What's Worth Aiming for in Educational Innovation and Change?
BeschreibungResults from international achievement test scores, such as PISA, ROSE, TIMSS, indicate national deficits in literacy and numeracy among OECD countries. In addition research findings indicate the inadequacy of inherited transmission models of teaching in generating critical thinking among pupils in lower secondary education. This book presents case studies from six European countries - Austria, Denmark, Czech Republic, Germany, Ireland and Spain - based on capacity building with teachers to develop educational innovation and change in the science and mathematics classroom and school. The teacher educators developed a theoretical framing that was responsive to both culture and context. Educational innovation and change was positioned as a pedagogical and political text, a deliberative discursive inquiry that crossed borders between teachers, teacher educators and others, including policymakers. Findings show that while it is clearly necessary for teachers to form collaborative networks this is not sufficient to generate the level of creative and critical inquiry required for educational innovation and change in the classroom. New roles are required for all education actors to bring teachers, at all stages of their professional lifespan, beyond their classrooms and schools, into sustainable public spaces, incubation spaces, in a deliberative discourse with teacher educators and others, including policymakers. The study has implications for the way the education policy process is currently enacted and the roles played by various actors, including teachers, teacher educators, school administrators and policymakers alike.
InhaltsverzeichnisContents What's Worth Aiming for in Educational Innovation and Change? Foreword Maire Geoghegan-Quinn, EU Commissioner for Research and Innovation Acknowledgements Part I: Educational Innovation, Change and Teacher Education Chapter 1: Democratic mentoring as a deliberative discourse for educational innovation and teacher continuing education Geraldine Mooney Simmie Chapter 2: What does it mean to be innovative in teacher continuing education and mentoring? Manfred Lang Part II: National Country Reports A) Developmental case studies Chapter 3: Ireland: reflective and collaborative mentoring as a deliberative discourse with teachers, teacher educators and others Geraldine Mooney Simmie and Sancha Power Chapter 4: Denmark: empowering innovation through experienced teacher - student teacher democratic collaboration Lotte Skinnebach and Birgitte Stougaard Chapter 5: Germany I: Subject-related dialogic and democratic mentoring in biology teaching and teacher education Doris Elster Chapter 6: Austria: video analysis for educational innovation, mentoring and inclusion Helga Stadler and Susanne Neumann Chapter 7: Spain: mentoring for innovative science education - teaching for achieving scientifi c competence with student teachers and mentor teachers Digna Couso and Roser Pinto Chapter 8: Czech Republic: constructivist approaches to innovation in one school-university partnership Eva Volna, Hashim Habiballa, and Rostislav Fojtik B) Analytical case study Chapter 9: Germany II: case study design and results about innovation, gender and mentoring Manfred Lang and Gunnar Friege Part III: Cross-Case Analysis, Findings and Implications Chapter 10: Educational innovation and change as deliberative discourse across borders of educational systems in Europe: a cross-national analysis of GIMMS findings Geraldine Mooney Simmie and Manfred Lang Bibliography List of Authors The Editors Index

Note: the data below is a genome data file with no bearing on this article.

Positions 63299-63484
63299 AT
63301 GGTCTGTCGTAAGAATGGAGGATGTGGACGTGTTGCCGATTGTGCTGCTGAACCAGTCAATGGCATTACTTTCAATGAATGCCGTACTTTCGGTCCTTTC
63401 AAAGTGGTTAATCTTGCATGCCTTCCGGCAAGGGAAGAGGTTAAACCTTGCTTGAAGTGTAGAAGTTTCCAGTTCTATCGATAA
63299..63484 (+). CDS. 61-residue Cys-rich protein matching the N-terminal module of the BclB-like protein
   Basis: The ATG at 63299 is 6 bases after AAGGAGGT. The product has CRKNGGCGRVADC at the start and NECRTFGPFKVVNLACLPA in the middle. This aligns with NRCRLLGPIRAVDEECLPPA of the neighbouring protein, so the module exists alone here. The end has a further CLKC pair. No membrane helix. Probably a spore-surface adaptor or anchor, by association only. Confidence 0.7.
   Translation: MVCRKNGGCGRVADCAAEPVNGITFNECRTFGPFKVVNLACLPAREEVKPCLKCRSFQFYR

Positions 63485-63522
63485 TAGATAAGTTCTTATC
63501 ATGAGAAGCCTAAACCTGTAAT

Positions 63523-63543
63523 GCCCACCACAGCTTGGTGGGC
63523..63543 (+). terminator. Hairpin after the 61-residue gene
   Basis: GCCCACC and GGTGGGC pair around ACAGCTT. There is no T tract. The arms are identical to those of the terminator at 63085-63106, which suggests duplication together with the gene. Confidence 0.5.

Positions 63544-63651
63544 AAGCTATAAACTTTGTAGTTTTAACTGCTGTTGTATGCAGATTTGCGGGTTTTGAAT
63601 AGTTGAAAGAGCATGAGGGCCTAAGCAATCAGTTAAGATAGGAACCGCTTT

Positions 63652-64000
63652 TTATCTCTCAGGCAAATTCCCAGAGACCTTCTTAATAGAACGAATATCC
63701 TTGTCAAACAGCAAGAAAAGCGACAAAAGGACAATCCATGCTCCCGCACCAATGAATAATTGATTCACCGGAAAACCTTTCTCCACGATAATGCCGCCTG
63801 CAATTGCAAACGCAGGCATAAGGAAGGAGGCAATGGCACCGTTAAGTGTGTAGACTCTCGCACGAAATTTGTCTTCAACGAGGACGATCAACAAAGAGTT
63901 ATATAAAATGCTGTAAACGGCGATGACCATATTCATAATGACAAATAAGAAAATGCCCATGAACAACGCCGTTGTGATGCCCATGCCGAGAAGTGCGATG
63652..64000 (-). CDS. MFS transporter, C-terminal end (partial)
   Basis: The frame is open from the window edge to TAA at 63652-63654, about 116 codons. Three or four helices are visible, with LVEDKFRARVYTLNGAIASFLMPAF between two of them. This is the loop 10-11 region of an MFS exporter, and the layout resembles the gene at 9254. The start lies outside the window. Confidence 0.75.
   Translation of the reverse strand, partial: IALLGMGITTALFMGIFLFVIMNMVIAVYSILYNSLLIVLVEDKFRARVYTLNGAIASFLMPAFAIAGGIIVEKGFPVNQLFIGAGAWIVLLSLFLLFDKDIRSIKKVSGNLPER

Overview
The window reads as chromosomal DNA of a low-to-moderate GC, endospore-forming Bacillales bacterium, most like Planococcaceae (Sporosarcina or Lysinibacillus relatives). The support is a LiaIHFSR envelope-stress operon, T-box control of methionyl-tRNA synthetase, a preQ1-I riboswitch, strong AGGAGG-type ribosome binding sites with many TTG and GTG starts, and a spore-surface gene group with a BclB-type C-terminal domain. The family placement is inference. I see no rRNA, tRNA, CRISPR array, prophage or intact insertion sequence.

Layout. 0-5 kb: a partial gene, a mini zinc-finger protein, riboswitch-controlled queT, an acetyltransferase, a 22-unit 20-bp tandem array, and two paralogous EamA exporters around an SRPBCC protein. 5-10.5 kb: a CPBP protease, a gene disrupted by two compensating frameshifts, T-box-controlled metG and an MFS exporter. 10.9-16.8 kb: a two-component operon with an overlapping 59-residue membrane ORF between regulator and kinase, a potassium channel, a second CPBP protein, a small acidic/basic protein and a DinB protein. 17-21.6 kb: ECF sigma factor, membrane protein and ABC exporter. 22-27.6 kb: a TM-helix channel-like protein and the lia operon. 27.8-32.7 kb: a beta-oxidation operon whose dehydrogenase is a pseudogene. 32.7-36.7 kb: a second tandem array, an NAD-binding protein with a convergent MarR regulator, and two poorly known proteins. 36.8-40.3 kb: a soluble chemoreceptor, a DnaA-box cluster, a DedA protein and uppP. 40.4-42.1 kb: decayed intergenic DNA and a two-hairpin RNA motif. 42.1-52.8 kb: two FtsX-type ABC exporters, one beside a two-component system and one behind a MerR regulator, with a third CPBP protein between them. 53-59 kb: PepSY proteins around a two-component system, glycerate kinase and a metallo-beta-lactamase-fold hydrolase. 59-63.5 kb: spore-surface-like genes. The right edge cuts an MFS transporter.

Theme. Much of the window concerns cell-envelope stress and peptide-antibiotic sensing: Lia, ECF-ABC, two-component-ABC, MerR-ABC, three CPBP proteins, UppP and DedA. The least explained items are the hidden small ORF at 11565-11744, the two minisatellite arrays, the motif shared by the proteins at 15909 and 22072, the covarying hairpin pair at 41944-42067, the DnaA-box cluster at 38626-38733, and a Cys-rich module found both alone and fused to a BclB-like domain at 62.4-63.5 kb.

PortraitDr. Geraldine Mooney Simmie lectures in education at the University of Limerick, Ireland. She is Co-Director of a structured PhD programme in education and Director of a Master's in Education (Mentoring) programme. In her role as Academic Coordinator she is involved in building capacity between schools and university to better integrate theory and research findings with professional practice. Her research interest lies in the area of education policy analysis with a particular interest in comparative education policy and policy as it relates to teacher continuing education and mentoring, especially within science and mathematics education. She has published a number of journal articles and book chapters, and contributed to The Sage Handbook of Mentoring and Coaching in Education, 2012. Her doctoral study is a comparative study of upper secondary science and mathematics education in the Republic of Ireland and the Kingdom of Norway. Geraldine coordinated this EU GIMMS project which was managed by the University of Limerick between 2006 and 2009. Dr. Manfred Lang, now retired, was senior researcher of the Leibniz Institute for Science Education (IPN) at the University of Kiel, Germany from 1971 until 2008. He studied psychology at the universities in Kiel and Hamburg in Germany and Yale in the USA. He coordinated and conducted research in international, European and German studies such as the IEA study "Computers in Education", the OECD study "Science, Mathematics and Technology Education" the European projects FAST-TECNET (Technology, Education and Culture Network), STEDE (Science Teacher Education development in Europe), SOL (Selbstorganisiertes Lernen in der Kernregion Schleswig-Holstein), CROSSNET (Crossing Boundaries in Science Teacher Education) and GIMMS (Gender, Innovation and Mentoring in Mathematics and Science). From each of these projects many presentations and symposia in conferences were offered and articles and books published. He co-edited Crossing Boundaries in Science Teacher Education (2012) published by Munster: Waxmann.
Untertitel: Democratic mentoring as a deliberative border crossing discourse for teacher education in Austria, Czech Republic, Denmark, Germany, Ireland and Spain. Sprache: Englisch.
Verlag: Waxmann Verlag GmbH
Erscheinungsdatum: Oktober 2012
Seitenanzahl: 174 Seiten